Defining an untethered device is an interesting task. For some, untethered means a portable computer that relies on a wireless connection to other computers. But untethered also means medical devices placed into the human body for diagnostic purposes, a semiconductor that includes an antenna and communication circuitry, wireless communication equipment for factory automation, mine tracking equipment for safety, and much more. Untethered evidently really refers to a technical capability and not to a traditional market segmentation.
Until fairly recently, most untethered devices used proprietary communications and closed Operating Systems (OSes). One of the beliefs that fostered the proprietary systems approach was the mistaken idea that using a closed system provided better security than common general purpose OSes. Obscure OSes held little reputation-building potential for hackers, so they focused their attention on mass market systems using a common OS such as Windows. Now we’re in the midst of fundamental changes. Systems experts have recognized that obscure doesn’t mean secure. While other changes are based on a systems philosophy that not only embraces popular OSes, but also adopts Open Software – the ultimate in transparency .
As untethered devices become the norm in a wide variety of applications employing a common OS and open source tools/applications, securing the mobile unit is required to ensure safety of people, data and equipment. One industry market researcher predicts that engineers will not have the tools necessary to achieve this goal until 2012. However, much of the required fundamental infrastructure is in place today.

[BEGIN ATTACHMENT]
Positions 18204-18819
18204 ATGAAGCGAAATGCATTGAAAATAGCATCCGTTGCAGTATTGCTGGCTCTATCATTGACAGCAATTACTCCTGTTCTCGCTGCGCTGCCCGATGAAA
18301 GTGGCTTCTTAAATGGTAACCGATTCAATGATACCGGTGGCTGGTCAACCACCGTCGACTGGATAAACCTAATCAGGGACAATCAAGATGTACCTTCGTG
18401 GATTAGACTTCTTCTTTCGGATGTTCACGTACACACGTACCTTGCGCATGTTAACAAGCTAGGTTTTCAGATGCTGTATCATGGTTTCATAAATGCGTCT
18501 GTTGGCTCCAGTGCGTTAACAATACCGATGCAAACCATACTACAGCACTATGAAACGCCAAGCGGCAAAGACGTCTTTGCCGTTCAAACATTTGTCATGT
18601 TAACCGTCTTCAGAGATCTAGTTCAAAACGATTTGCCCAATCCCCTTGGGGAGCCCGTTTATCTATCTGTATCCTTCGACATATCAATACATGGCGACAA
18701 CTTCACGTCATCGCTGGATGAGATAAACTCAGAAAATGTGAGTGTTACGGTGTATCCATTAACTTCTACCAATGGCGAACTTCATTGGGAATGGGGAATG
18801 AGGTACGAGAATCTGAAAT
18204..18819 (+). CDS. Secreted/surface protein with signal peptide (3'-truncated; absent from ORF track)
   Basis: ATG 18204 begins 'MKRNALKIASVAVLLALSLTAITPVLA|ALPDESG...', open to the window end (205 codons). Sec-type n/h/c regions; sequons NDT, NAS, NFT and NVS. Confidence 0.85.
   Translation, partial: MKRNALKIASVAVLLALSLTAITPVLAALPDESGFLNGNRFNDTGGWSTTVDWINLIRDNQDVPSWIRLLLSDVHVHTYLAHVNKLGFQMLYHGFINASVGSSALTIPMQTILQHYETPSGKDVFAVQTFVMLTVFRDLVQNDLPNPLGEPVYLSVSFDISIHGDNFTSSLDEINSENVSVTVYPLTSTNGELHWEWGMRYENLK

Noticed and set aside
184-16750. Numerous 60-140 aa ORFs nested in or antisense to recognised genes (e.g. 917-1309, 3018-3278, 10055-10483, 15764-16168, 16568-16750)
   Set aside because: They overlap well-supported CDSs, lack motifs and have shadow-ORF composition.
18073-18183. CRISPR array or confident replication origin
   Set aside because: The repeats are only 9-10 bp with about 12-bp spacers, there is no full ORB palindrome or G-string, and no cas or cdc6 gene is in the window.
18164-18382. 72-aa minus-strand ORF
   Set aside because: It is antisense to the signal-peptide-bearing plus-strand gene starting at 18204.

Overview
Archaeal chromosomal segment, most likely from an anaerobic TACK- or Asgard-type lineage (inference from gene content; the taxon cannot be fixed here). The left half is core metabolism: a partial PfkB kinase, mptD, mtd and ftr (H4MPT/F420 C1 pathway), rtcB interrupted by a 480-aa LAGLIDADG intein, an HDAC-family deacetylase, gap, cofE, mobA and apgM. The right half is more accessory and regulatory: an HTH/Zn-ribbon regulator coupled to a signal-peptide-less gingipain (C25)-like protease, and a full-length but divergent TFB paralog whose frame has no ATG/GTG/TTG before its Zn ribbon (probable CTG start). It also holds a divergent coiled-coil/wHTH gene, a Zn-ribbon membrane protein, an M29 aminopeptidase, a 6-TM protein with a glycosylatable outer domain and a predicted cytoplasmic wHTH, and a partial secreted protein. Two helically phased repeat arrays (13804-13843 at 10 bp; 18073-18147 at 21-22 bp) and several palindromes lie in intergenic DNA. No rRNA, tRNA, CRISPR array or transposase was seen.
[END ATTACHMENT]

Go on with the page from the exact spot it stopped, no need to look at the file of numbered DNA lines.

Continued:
Chief among the untethered applications requiring security are Medical, Industrial, Military, and retail. First responders will use the latest embedded technologies in mobile diagnostic equipment to securely transmit diagnostic data in real time to medical professionals. Intelligent multi-axis mobile robots will employ 3D machine vision and video analytics software to improve manufacturing factory floor efficiency while simultaneously assuring safety for people. New terminals will help bring low-cost banking services to remote locations. All of these embedded applications either already rely on, or will rely on, Internet Protocol technology for communication. Securing the communications channel is a key part of securing an embedded device.